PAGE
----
By Sydney CBD Osteopath Dr Abbey Davidson
The elbow is a synovial joint which is made up of the arm bone (humerus) and the forearm bones (radius & ulna), with 23 muscles and tendons which contribute to the movement of the elbow, wrist and hand. Elbow pain and conditions are often caused by overuse and trauma, with pain often firstly presenting only during aggravating activities, but worsening when the tissues are overloaded.
Some of the common conditions which contribute to Elbow pain include:
If your injury is due to overuse or overloading of tissues in the area surrounding the elbow, it is important to give them time to heal and take time to rest. Acute injuries can progress to chronic issues if not addressed appropriately. Icing of the elbow (with the icepack avoiding direct skin contact) is encouraged in both acute injuries and those from repetitive or overuse micro-traumas. This will aim to discourage inflammation and provide some mild analgesia to the region. Anti-inflammatory gel may also be of benefit.
If your injury is bought on by occupational repetitive motions, it is important to have these addressed. This may mean performing lighter duties, utilising appropriate ergonomic aids or correcting your desk set up to place less stress on the elbow region. Bracing or strapping may be recommended in some cases of elbow pain.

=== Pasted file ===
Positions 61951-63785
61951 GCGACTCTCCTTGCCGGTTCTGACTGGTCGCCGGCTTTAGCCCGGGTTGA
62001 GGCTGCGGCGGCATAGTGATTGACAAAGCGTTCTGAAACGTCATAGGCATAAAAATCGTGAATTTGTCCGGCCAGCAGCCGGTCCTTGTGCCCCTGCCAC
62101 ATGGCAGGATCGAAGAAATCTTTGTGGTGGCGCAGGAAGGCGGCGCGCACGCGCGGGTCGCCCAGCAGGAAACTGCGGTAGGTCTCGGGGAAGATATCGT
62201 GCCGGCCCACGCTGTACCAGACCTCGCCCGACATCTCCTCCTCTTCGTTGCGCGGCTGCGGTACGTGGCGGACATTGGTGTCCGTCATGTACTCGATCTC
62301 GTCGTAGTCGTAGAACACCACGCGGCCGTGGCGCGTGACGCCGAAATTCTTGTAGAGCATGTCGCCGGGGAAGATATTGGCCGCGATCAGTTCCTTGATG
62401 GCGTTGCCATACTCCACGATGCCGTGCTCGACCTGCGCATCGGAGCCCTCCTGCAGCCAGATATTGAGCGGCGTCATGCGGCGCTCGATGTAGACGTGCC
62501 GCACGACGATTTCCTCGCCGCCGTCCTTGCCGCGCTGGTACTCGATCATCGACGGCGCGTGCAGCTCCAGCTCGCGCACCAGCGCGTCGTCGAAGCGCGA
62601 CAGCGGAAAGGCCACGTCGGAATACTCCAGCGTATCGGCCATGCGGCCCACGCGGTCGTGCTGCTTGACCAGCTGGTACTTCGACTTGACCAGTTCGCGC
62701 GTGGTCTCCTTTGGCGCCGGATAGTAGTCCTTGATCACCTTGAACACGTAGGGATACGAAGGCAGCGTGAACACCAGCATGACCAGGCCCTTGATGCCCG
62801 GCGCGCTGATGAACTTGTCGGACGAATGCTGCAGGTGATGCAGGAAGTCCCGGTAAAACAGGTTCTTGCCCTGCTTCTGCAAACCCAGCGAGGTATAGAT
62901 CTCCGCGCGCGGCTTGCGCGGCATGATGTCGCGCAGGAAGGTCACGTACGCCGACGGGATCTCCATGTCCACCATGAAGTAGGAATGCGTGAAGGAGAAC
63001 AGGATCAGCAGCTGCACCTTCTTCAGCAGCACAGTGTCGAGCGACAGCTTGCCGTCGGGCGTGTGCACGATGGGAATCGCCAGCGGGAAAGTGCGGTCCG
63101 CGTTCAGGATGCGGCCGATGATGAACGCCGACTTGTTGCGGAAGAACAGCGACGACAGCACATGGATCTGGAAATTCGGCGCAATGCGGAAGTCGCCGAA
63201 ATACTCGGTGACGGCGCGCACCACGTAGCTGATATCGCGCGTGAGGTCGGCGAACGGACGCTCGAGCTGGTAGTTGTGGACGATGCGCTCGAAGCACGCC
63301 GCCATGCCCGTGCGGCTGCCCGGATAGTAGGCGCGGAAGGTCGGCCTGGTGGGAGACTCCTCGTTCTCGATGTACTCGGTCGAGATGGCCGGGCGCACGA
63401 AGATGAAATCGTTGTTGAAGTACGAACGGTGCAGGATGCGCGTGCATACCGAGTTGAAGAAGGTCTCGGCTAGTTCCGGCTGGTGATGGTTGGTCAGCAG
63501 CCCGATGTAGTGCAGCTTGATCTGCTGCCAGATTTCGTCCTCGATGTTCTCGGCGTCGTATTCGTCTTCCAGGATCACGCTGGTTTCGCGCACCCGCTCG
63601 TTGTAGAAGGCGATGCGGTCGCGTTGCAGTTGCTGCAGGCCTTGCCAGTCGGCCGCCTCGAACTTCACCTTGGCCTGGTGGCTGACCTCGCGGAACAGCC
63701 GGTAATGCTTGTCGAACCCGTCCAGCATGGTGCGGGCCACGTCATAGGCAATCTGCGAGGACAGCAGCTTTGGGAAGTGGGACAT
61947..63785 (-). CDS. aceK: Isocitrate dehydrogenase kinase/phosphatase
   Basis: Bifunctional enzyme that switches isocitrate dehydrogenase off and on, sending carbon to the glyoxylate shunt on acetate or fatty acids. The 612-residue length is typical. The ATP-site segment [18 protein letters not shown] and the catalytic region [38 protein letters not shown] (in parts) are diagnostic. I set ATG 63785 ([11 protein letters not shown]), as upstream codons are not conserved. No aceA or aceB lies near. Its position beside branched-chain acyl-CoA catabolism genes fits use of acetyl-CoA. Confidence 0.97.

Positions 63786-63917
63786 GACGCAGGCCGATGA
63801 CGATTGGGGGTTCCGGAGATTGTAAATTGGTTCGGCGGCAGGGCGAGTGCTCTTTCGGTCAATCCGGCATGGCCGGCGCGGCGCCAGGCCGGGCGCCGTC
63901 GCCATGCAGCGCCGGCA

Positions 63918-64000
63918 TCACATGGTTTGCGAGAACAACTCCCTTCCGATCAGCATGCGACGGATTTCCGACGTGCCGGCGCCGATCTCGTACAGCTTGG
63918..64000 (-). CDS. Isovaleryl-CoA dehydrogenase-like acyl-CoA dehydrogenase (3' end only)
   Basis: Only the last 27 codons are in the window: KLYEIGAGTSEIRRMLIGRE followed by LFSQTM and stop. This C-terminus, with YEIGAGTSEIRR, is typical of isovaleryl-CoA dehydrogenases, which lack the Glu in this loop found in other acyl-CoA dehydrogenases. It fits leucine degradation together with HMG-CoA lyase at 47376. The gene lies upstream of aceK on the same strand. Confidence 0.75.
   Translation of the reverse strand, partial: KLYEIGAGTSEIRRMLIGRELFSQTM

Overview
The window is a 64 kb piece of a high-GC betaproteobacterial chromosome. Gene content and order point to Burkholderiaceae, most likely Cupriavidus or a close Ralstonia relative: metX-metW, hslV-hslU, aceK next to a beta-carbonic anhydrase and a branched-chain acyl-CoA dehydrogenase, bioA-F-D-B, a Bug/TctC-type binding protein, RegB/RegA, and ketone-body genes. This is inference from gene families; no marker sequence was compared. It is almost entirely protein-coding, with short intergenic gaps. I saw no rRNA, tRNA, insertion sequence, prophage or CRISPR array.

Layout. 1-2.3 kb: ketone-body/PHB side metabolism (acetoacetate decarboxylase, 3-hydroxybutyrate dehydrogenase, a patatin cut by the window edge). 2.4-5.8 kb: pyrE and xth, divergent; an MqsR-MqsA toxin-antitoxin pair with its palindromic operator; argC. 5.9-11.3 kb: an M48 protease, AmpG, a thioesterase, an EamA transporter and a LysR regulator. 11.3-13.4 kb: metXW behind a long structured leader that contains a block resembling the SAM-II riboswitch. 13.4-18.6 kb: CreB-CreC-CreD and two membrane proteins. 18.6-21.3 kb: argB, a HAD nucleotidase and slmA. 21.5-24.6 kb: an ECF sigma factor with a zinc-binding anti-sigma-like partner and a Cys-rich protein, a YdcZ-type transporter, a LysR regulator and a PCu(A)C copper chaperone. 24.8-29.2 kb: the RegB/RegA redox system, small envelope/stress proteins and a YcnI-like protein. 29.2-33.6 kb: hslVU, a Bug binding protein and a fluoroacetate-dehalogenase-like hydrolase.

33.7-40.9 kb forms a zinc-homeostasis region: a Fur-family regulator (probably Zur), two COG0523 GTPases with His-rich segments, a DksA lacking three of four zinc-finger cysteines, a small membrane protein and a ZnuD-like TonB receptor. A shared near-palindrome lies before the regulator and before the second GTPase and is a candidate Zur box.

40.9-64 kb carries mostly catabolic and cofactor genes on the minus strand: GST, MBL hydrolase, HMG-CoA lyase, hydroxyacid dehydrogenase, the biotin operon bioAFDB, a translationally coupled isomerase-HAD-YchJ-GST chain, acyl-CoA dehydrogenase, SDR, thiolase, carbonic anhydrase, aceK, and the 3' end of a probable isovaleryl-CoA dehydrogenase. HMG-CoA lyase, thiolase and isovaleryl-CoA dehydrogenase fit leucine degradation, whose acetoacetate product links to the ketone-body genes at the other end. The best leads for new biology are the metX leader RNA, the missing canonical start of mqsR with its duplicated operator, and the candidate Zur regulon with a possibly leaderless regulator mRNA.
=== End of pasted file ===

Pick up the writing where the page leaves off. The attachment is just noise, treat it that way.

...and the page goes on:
You should considering seeking professional advice for pain in your elbow if you are experiencing the following:
A health practitioner, such as an Osteopath, Chiropractor, or Physiotherapist, will take the time to best establish which tissues are responsible for your pain and symptoms. This will involve a process of asking questions, assessing range of motion and tissue texture, and performing provocative testing of the elbow. If after this process it is still unclear what the cause of your pain is, you may be sent for further imaging.
Hands on therapy will attempt to address any biomechanical issues of the arm (considering the shoulder, elbow, wrist and hand) as well as stretching and decreasing tension in the forearm/arm muscles to minimise pain. This will be complemented with advice and adjuncts (such as stretching, rehabilitation, bracing/strapping, etc.) to continue your progress until your next session.
For more information on other conditions of the arm, click on the following links: